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Ore Deposits Located Along Qinghai-Tibet Railway
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Chinese geologists have discovered 16 large copper, iron, lead and zinc ore deposits along the Qinghai-Tibet Railway route since 1999, said the country's top geological surveyor in Beijing Wednesday.

Geologists initially found five non-ferrous metal deposits along the 1,956-kilometer railway with total possible reserves of more than 20 million tons of copper and 10 million tons of lead and zinc, said Meng Xianlai, director of the China Geological Survey (CGS) under the Ministry of Land and Resources, on Wednesday.

They included a copper deposit in Qulong, Tibet Autonomous Region, with a proved reserve of 7.89 million tons, second only to the country's largest copper mine in Dexing of east China's Jiangxi Province, said Meng.

The CGS predicted the possible copper reserves in Qulong could reach 18 million tons, making it the biggest copper deposit in China.

Estimated reserves of 760 million tons of high-grade iron ore were found in the Kunglun Mountains on the western Qinghai-Tibet Plateau and southern Xinjiang Uygur Autonomous Region, said Zhang Hongtao, deputy director of the CGS.

Meanwhile, the mid-western part of the northern Qiangtang basin in northern Tibet, which is also along the railway, has favorable conditions for oil and gas and promising reserves, said Zhang.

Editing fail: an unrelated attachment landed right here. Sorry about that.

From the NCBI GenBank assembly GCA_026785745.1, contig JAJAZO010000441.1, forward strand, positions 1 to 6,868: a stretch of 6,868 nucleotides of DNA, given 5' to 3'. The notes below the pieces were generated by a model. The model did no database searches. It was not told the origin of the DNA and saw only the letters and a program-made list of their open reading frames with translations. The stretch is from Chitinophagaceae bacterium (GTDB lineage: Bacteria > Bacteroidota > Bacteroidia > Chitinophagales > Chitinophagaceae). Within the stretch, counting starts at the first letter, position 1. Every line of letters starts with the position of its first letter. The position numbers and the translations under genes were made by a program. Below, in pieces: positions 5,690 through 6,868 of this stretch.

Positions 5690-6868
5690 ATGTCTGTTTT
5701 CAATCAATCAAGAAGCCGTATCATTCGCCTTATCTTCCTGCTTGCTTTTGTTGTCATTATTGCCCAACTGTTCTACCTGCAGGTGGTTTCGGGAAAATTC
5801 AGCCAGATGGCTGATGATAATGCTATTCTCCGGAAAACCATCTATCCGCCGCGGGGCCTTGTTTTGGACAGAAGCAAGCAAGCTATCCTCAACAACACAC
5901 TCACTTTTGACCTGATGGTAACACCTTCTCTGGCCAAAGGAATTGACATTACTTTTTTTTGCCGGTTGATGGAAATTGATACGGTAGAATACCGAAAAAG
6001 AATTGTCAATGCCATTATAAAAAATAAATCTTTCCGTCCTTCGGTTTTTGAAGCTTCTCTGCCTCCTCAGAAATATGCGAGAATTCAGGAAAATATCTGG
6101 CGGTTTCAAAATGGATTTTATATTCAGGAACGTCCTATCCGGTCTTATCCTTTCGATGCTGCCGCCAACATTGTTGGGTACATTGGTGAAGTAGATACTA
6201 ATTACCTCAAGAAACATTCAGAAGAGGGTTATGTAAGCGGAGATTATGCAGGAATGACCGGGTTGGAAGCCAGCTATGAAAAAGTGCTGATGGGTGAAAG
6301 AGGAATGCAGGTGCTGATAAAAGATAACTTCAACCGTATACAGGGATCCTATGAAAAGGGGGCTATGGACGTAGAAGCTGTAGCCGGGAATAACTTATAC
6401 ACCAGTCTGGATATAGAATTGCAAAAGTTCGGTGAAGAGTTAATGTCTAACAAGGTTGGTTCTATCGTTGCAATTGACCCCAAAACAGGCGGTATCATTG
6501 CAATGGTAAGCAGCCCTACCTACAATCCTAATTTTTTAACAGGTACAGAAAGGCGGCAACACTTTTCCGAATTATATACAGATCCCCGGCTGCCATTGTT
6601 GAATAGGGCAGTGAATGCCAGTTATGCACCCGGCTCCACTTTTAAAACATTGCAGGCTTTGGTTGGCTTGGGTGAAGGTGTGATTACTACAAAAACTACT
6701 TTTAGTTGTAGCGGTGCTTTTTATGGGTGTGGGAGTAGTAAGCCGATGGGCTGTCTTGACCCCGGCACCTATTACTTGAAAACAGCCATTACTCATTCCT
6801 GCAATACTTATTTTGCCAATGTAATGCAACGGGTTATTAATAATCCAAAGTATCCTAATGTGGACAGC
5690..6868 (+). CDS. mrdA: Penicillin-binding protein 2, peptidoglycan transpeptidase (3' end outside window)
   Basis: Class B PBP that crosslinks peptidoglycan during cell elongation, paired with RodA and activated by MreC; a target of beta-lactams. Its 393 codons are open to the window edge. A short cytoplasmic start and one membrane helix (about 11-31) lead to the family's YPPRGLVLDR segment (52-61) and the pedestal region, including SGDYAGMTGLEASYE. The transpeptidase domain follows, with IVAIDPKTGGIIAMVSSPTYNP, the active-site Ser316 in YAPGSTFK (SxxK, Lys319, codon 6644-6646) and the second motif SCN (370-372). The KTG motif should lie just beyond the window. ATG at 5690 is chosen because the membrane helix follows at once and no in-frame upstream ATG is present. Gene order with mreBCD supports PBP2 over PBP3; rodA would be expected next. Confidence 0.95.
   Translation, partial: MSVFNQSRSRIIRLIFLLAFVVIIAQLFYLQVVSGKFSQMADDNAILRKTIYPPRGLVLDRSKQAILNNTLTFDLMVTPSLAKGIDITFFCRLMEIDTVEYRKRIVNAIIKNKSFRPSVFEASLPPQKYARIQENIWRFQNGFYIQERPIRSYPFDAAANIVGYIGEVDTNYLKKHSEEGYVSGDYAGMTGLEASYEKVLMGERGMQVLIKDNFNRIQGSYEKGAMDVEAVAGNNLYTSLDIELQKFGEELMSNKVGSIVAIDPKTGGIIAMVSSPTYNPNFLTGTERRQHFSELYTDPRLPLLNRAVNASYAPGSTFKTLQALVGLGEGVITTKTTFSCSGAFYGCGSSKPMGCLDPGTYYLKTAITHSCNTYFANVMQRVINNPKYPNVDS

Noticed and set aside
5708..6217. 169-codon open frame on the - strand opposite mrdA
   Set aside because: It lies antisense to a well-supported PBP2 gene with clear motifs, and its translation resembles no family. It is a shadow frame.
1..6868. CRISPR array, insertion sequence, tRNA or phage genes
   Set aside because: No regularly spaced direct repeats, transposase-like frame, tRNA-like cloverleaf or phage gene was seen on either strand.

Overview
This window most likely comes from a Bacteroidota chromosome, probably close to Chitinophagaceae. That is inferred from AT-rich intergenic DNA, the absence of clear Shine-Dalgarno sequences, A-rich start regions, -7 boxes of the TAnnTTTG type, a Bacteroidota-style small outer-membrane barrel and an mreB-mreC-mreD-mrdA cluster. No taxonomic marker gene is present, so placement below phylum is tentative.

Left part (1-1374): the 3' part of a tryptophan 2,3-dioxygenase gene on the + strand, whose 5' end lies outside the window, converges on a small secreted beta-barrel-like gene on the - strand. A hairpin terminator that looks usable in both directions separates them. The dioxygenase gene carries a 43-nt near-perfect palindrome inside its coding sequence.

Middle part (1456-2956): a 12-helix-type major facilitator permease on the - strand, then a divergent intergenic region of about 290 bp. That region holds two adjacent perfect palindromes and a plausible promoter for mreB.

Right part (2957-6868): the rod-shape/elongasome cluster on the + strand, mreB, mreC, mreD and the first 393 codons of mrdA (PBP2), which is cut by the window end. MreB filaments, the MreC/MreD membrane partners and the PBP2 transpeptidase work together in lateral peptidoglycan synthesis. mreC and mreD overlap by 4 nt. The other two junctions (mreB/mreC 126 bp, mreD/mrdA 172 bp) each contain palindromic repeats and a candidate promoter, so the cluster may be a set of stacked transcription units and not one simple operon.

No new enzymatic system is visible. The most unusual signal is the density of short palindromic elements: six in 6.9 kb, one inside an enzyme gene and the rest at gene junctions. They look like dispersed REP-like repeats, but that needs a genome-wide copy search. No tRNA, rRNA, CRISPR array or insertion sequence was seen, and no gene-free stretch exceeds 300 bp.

Experts say the exploration of mineral resources along the railway is significant to the railway's efficient use, regional economic development and meeting the country's resource demands.

China has found 812 new deposits of copper, iron, lead and zinc, gold, silver and phosphorite since 1999, said Meng.

The findings, including three major copper deposits in Qulong and in Yunan Province's Pulang and Yangla regions, will add 26.78 million tons of copper to the country's mineral reserves and reduce national dependence on imports, said Zhang.

"Once the three copper deposits are exploited, they will increase the total output of China's copper mines by almost a third," he said.

China's copper mines produced 2.93 million tons of copper in 2006, and the country is the world's largest copper consumer and importer of refined copper.

China imported 731,200 tons of refined copper from January to November last year, more than a quarter of its domestic output.

It would inevitably endanger China's economic safety to rely on imports of major mineral resources in the long term, said Meng, who added the results of the geological survey proved it was possible to improve national resource security.

The world's top iron ore consumer, China imported 326 million tons of iron ore sand and concentrate last year, 18.6 percent up year on year, customs figures show.

(Xinhua News Agency January 25, 2007)

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